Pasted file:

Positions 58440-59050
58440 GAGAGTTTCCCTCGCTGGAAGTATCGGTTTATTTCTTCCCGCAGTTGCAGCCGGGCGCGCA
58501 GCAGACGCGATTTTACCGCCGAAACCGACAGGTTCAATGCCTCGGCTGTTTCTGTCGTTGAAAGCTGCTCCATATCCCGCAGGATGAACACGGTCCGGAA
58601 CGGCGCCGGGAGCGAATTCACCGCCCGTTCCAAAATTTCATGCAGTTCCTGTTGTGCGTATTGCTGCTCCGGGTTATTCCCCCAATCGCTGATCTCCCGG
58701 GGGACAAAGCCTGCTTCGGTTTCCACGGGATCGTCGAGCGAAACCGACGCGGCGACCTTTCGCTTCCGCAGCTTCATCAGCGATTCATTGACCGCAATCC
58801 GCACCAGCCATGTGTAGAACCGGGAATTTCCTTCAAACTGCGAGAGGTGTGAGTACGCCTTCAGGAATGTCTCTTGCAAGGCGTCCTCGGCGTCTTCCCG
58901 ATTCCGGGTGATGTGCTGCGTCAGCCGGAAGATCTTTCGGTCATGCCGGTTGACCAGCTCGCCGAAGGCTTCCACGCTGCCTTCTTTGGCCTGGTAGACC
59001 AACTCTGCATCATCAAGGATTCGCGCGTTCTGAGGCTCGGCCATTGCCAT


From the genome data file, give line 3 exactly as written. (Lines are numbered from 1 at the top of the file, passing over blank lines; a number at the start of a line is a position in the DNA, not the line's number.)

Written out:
58501 GCAGACGCGATTTTACCGCCGAAACCGACAGGTTCAATGCCTCGGCTGTTTCTGTCGTTGAAAGCTGCTCCATATCCCGCAGGATGAACACGGTCCGGAA